What's the difference between $3-million of Republican money and $3-million of Democratic money?
That's easy, say the organizers of a posh, $50,000-a-couple weekend retreat here in which Democratic donors get to meet and socialize with President Clinton and Vice President Gore.
Republicans, according to the Democrats, reward their donors with special favors, such as a $50-billion tax break for the tobacco industry that sneaked through Congress.
Democratic donors insist that in contrast, they are here because they care about unselfish issues such as education and children.
That was the defense Saturday as the Democrats invited in the media to observe an extremely public day of meetings, issue discussions, recreation and hobnobbing at the Ritz-Carlton on Amelia Island, near Jacksonville.
"This," boasted Roy Romer, general chairman of the Democratic National Committee, "is the most open political function that I think America's ever had."
Indeed, there were two or more reporters and photographers for every $50,000 donor. The media pestered the 75 or so guests while they ate, peered over their shoulders as they met, and interviewed them in the hallways.
For the most part the donors complied cheerfully, having been prepped by the party in advance. But not all. "My God, do we have to eat in the glare of the cameras?" one protested at breakfast, pointedly choosing a seat with his back to the assembled electronic throng.
Gore told the donors at dinner that Democratic ideas could not win elections without their financial support. "Your willingness to come here, and to identify yourselves as leaders for the future, to be willing to be part of this winning team, is something we really appreciate more than we can tell you."
Democratic officials said the purpose of opening normally private events was to "demystify" the fund-raising process and show Americans that giving money to a political party can be an act of principle and commitment.
"I do this because I believe in it," said Bob Rose, 46, of New York, a managing director for the investment firm Bear, Stearns. "I have no business agenda. I have no specific policy agenda, other than trying to do what's right for kids, and my kid." His 10-year-old son, David, accompanied him and got Clinton's autograph.
Party leaders conceded that fund-raising has been more difficult since the revelations that some of their 1996 contributions _ less than 1 percent, they stressed _ came from illegal or improper sources. They agreed to refund that money and said they have tightened their procedures.
But on Saturday they fiercely attacked the Republicans, who have been holding hearings in Congress on the scandal. Republicans have sought to make the Democrats look bad for their own gain while blocking any true reform, they said.
"This system is flawed, we've all heard it," said Romer, who is also the governor of Colorado. "We're trying to change it."
The Democrats' message to the public, he said, is "Help us. Help us change this system. All of us who are in it would like to see it change. But until it changes, we've got to keep our team on the field."
Both Romer and Steven Grossman, the party's national chairman, jeered at last week's news that the Republicans were halting their hearings in the U.S. Senate, which have been chaired by Sen. Fred Thompson of Tennessee.
Romer accused the Republicans of "an orgasm of righteousness" and said it was hypocritical for the Senate to knock off now that new evidence about Republican spending practices had emerged.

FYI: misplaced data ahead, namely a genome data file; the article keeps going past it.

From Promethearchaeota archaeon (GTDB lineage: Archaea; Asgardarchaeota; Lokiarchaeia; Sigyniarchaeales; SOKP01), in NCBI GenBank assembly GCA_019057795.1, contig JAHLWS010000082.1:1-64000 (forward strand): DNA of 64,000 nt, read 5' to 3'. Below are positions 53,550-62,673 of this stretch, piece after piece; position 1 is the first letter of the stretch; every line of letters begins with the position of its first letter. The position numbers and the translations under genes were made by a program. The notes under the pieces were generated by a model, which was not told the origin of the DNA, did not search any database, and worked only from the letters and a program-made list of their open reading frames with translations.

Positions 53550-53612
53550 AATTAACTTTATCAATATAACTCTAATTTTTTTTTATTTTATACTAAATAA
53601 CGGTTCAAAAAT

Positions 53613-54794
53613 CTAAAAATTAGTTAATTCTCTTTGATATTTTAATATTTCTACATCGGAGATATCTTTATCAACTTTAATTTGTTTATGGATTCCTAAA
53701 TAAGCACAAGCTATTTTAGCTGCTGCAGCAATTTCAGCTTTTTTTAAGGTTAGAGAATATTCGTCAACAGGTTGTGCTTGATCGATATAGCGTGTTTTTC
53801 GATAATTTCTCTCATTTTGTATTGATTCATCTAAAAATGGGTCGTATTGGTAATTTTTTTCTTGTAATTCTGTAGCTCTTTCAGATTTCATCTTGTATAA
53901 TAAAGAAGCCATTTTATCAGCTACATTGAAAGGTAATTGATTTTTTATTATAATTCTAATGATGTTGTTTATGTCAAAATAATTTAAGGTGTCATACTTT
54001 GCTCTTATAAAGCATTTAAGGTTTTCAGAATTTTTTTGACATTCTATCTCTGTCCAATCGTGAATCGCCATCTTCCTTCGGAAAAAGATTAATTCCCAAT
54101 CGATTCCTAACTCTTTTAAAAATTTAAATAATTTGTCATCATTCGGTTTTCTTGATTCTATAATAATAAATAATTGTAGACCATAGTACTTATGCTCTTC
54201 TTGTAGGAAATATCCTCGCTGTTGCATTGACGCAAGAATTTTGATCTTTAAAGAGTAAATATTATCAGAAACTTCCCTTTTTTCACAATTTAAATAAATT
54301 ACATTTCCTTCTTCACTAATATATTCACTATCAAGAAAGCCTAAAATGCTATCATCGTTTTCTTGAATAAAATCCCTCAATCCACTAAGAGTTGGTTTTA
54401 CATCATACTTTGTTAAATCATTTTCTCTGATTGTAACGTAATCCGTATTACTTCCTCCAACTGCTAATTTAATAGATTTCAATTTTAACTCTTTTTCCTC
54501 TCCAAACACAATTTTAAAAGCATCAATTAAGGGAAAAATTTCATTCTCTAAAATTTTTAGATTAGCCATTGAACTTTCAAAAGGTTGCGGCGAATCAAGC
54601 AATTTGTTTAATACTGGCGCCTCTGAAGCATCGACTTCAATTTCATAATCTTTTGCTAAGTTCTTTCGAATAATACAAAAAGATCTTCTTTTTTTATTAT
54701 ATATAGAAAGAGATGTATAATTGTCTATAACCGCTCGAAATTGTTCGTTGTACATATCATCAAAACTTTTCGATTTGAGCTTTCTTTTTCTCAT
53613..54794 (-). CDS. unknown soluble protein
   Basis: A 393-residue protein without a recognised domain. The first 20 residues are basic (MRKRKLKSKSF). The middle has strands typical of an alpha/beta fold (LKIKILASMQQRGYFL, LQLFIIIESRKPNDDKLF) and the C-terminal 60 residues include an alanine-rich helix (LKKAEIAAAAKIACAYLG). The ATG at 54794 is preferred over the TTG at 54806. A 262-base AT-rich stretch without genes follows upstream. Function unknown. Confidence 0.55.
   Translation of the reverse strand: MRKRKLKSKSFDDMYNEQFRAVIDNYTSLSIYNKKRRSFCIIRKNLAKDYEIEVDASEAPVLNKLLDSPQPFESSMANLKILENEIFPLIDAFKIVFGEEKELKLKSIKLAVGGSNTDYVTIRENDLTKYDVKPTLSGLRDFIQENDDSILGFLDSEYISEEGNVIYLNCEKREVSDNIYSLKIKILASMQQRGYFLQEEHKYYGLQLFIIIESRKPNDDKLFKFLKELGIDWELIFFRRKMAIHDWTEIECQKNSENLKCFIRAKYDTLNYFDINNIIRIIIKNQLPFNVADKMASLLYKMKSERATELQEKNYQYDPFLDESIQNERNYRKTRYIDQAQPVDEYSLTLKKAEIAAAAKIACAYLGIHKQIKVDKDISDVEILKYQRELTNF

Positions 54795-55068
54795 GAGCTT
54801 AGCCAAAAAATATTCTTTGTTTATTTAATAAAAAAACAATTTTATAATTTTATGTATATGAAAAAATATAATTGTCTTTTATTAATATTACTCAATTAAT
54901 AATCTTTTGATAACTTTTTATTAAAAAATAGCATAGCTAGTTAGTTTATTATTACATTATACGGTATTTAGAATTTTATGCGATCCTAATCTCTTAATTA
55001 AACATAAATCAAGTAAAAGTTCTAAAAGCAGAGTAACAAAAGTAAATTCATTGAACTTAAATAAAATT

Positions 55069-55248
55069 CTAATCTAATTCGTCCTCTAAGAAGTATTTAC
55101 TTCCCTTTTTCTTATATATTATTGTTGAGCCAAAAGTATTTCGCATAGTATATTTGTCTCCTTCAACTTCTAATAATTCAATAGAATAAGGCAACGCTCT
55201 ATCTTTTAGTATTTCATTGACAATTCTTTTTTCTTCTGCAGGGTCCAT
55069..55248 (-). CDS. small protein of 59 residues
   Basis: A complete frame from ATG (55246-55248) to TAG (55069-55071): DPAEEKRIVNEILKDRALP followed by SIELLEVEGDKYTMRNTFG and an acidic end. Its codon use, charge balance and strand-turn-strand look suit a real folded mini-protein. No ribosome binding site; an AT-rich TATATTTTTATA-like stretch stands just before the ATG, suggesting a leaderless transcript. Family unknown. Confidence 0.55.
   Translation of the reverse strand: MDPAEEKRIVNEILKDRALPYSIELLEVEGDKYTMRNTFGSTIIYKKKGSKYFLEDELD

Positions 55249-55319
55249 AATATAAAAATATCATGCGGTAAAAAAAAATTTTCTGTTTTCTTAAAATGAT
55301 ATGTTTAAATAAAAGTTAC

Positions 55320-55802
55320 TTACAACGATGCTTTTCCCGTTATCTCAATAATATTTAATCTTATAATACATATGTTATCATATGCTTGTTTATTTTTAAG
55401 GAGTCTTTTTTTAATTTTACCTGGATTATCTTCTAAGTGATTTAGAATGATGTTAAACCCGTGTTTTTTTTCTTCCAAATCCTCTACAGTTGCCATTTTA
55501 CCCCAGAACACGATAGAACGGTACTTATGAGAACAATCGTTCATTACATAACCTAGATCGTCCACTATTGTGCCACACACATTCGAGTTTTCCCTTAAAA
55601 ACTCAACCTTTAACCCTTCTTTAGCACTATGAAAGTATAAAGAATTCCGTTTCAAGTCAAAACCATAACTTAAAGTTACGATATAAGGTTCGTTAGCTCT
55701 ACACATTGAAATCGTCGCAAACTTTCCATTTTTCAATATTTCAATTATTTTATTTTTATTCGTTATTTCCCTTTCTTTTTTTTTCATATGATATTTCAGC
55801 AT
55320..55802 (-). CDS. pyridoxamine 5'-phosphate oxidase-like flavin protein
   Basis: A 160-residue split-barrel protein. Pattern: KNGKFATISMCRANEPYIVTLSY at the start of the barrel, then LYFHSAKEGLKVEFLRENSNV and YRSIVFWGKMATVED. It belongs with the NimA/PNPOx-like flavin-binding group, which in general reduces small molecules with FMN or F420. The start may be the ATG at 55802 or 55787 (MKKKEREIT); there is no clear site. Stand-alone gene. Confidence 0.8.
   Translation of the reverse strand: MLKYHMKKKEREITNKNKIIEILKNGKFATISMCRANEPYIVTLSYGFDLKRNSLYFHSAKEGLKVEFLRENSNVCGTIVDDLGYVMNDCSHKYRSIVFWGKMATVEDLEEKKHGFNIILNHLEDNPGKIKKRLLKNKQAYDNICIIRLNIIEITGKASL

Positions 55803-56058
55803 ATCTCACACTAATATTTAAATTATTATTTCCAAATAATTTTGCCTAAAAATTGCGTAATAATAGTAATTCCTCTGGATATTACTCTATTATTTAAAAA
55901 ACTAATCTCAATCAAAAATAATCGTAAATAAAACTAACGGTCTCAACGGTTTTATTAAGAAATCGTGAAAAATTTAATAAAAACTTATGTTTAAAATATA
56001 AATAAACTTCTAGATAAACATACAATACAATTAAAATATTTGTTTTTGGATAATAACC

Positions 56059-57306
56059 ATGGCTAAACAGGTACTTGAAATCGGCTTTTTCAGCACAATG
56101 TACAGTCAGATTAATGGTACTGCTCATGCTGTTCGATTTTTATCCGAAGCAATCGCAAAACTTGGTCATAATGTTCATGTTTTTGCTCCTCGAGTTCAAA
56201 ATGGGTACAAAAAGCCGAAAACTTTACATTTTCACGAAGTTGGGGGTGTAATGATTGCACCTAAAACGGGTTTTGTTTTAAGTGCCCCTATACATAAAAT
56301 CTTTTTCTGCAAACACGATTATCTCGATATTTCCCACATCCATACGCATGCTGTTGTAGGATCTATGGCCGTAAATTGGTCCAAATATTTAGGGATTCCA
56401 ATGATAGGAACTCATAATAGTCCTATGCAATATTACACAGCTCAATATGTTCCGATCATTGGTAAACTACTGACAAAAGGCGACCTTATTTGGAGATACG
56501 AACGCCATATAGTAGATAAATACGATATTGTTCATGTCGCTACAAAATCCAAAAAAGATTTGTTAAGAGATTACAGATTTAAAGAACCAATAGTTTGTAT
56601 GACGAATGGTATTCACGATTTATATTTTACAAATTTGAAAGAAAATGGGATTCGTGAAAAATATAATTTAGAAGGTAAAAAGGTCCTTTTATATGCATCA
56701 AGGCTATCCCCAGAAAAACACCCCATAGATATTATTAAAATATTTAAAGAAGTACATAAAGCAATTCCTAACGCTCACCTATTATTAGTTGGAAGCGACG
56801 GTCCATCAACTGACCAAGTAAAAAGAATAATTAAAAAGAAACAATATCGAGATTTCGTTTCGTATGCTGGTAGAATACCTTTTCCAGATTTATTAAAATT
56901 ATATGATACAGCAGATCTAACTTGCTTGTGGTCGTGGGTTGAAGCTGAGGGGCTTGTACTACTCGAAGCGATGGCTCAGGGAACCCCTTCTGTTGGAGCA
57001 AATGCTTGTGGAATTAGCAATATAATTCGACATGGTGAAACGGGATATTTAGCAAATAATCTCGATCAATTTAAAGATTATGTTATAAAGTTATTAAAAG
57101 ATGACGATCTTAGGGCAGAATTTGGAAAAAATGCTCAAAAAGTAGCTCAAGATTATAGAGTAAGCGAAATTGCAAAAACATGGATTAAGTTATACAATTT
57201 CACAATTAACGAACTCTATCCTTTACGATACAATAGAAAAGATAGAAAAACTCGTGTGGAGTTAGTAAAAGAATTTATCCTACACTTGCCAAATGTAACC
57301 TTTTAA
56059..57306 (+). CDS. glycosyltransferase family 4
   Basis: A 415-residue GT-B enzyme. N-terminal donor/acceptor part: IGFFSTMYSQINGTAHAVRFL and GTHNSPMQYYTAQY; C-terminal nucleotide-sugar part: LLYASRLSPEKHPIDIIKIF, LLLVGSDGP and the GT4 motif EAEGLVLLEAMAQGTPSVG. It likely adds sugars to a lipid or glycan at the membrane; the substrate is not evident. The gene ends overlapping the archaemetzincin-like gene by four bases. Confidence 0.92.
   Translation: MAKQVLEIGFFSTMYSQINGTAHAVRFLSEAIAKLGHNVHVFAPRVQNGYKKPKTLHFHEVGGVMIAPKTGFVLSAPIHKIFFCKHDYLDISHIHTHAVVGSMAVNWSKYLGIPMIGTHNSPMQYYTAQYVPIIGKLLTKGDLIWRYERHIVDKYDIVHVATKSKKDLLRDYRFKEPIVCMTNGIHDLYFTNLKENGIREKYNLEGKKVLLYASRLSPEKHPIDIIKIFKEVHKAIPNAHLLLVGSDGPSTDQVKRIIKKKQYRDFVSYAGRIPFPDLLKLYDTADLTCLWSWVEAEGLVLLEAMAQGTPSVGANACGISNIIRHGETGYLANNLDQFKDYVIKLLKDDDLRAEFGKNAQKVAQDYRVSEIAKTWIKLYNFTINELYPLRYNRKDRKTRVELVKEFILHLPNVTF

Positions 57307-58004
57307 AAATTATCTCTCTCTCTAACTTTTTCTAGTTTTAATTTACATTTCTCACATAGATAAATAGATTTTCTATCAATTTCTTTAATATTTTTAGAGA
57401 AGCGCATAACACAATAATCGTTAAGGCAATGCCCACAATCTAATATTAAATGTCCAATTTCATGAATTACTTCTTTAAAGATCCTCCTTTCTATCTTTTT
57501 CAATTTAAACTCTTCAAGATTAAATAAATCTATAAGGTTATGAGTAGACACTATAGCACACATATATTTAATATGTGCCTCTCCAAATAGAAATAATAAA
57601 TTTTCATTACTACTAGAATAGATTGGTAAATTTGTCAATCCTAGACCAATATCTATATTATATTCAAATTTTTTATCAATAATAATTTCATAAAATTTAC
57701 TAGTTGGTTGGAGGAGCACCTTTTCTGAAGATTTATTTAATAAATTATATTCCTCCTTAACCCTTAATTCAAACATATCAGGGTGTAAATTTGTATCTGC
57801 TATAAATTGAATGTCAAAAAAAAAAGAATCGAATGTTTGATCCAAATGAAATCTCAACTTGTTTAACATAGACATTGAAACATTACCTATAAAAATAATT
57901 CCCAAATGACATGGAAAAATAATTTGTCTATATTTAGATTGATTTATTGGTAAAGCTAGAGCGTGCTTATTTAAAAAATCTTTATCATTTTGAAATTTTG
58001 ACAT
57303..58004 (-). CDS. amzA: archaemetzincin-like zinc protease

He said the Democrats had racked up $7.5-million in debt defending themselves in the Senate hearings _ half of the party's total debt _ and were not going to be as compliant now that the hearings are shifting to the U.S. House, under Rep. Dan Burton of Indiana.
"We're not going to go chasing rabbits for anybody up there, and let them use that as a deliberate strategy to divert us from what we're doing," Romer said. "We're going to resist it. We're not going to play that game." But he provided no details of what the party planned.
Saturday morning, donors attended a breakfast discussion of the 1998 elections, then broke into separate rooms for discussions of education, global trends and the arts and culture.
Clinton, tieless, wearing a green short-sleeved shirt and slacks, dropped by each discussion group with little fanfare. Suffering from a sore throat, he spoke hoarsely and quietly, although not as briefly as the organizers had warned he might.
Next to raising Democratic money, one of Clinton's goals in his two-day trip to Florida was to boost support for a measure in Congress to give him more authority to negotiate future trade deals.
But Clinton told one discussion group Saturday morning that he has "completely failed" to sell the merits of global trade, and international involvement in general, to the American people.
The donors heard from party pollsters and strategists about the midterm elections next year. The economy is good and voters are largely happy with Clinton, but the party must work hard to reach out to voters _ especially women, Hispanics, Generation-Xers and African-Americans _ if it wants to regain seats in Congress, they said.
Saturday afternoon, the donors chose among golf, tennis, a movie matinee, or just lying by the pool or the Atlantic Ocean on a sunny, brilliant day.
After a dinner of mixed green salad with vinaigrette, grilled Chilean sea bass ("We believe in free trade," a White House staffer said), and sorbet for dessert, the donors were entertained by singer Art Garfunkle.
Clinton departs this morning and leaves the limelight to Gore, a likely candidate for president in 2000. Gore will attend breakfast and another round of issue discussions, and then deliver farewell remarks at lunch.